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The Process of Optimization

January 18 2010 at 6:52 PM
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Process of Optimization

Optimization process begins with terminology.

Optimization is the term used when:

 Raising the static weight and balance point of a golf club to match the individual swinging

 Placing weight in a position around the hands to increase feel and awareness of the golf club

How does Optimization work in a driver:

 Utilizing lighter weight shafts ( i.e. 50, 55, 60, 65 grams ) and then redistributing the weight taken out of the shaft into an area around the hands, increases controllability of the club making it easier to keep on a better swing plain.

 The result of a better swing plain equals more on center hits off the club face. This will also help in accuracy, and hitting more fairways.

 Raising the balance point allows for easier club head release ( i.e. more club head speed and an increase in ball speed ) equating to longer ball flight.

 Adjustability of the internal weight 4-10 inches down inside the shaft from the butt end, allows for fine tuning the release of the club head. ( i.e. Lower, 7-10 inches delays the club face from closing. Higher, 4-6 inches allows the club face to close easier )

 Individuals that draw/hook the ball the position should be lower. Individuals that fade ( not slice, that’s more a mechanical issue and lessons should be applied ) should be higher.

 When starting the optimization process with the driver, be sure have them hit the driver with out the weight in. At this time watch for general tendencies, and ball flight. Ask what their usual tendancies are when swinging 80%, and what they are when trying to step on it on a long hole. ( long par 5 and they want to get there in 2 ).

 These weights are hook killers. Individuals that snap hook the ball, this is the product for them. Start the weight at 7 or 8 inches and continue down until the hook is gone.

Note: The above weight positions are general and do not apply to everyone, as an instructor you need to watch how the body as well as ball flight react to the weight placement. Some individuals may benefit from an opposing position of weight placement. ( i.e. the individual likes more club head Feel, place the weight lower.)




Process of Optimization

How does Optimization work in a putter:

 Raising the static weight and balance point increases the controllability of the putter. Helping keep it on a better path.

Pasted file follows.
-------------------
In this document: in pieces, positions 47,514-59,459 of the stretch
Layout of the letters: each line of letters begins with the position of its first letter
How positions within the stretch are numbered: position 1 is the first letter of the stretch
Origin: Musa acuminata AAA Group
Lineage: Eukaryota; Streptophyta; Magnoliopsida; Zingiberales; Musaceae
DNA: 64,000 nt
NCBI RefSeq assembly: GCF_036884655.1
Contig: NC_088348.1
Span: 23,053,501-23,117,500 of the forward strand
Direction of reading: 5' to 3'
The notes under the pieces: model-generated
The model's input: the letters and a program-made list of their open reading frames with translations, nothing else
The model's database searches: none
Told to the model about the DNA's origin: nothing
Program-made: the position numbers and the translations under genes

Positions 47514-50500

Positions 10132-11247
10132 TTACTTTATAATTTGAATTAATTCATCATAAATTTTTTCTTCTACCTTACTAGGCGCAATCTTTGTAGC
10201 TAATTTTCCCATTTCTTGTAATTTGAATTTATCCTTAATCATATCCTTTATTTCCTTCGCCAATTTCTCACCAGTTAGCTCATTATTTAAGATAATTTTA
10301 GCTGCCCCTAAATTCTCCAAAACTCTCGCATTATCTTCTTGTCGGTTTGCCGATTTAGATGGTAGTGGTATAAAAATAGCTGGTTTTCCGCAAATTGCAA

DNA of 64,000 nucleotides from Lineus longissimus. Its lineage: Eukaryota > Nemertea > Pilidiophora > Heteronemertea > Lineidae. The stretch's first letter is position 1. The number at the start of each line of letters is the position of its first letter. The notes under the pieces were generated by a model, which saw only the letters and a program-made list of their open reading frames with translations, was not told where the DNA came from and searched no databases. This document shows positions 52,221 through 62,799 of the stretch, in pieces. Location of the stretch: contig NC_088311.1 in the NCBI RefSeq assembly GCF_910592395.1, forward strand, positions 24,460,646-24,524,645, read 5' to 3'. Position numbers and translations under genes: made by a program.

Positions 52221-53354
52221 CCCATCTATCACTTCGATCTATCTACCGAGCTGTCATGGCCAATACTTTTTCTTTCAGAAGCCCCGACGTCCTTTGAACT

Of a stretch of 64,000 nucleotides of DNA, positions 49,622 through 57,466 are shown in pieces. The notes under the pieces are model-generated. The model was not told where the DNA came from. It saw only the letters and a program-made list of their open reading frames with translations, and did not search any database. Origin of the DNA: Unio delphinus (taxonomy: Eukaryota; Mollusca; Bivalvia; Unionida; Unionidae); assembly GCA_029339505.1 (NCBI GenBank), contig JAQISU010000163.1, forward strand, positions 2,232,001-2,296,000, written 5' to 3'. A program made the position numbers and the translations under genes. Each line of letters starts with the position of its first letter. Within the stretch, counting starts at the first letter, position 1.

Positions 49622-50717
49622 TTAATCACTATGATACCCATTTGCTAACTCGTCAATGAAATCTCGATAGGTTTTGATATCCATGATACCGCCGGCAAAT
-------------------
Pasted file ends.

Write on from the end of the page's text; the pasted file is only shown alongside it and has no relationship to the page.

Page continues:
 The ability to alter the raise in static weight and balance point are key.

 Finding the right static weight and balance point depends on the player.

 Start with a 100g internal weight at 4 inches. Ask them how that weight feels. (press the issue, make sure it’s not to heavy.) If they say it’s a little or too heavy, go to a 75g at the same position. And so on.

 Adding weight to the grip automatically raises the balance point. After finding the right static weight, adjusting or fine tuning the balance point is next.

 A connection between the grip and the putter head can be fine tuned buy raising or lowering the internal weight. This is how to fine tune the balance point. Lowering the weight increases putter head feel. Raising the weight puts more weight into the hands, allowing the putter head to release easier or less putter head feel.

 Great optimizations come when the player feels fully connected to the grip and putter head.

 Watch distance control, ball dispersion around the hole, smoothness of the putter head at the take way, how the ball rolls.

 This process usually take 10-15 min. The more time you spend the better the optimization.

General fitting parameters always apply

 Optimization is the last step in club fitting. Loft, length, lie, and then optimization. Utilizing a lighter weight shaft that still fits the individuals swing profile is key. The more weight that can redistributed to the hands will carry over to higher performance gains in the optimization.

 Consistent Optimal Loft at Impact ( OLI ) is created from a great optimization. OLI is the loft determined at the time of the putter fitting. ( Think Phil Mickelson, forward press = 4-5 degrees de-loft. His putter might have 7 degrees. But at impact he has 2-3 degrees. 2-3 degrees is his OLI ) Fine tuning the balance point to create a feeling of connection between the grip and the putter head is we create repeatable Optimal Loft at impact, resulting in a better rolling ball off the putter face



 
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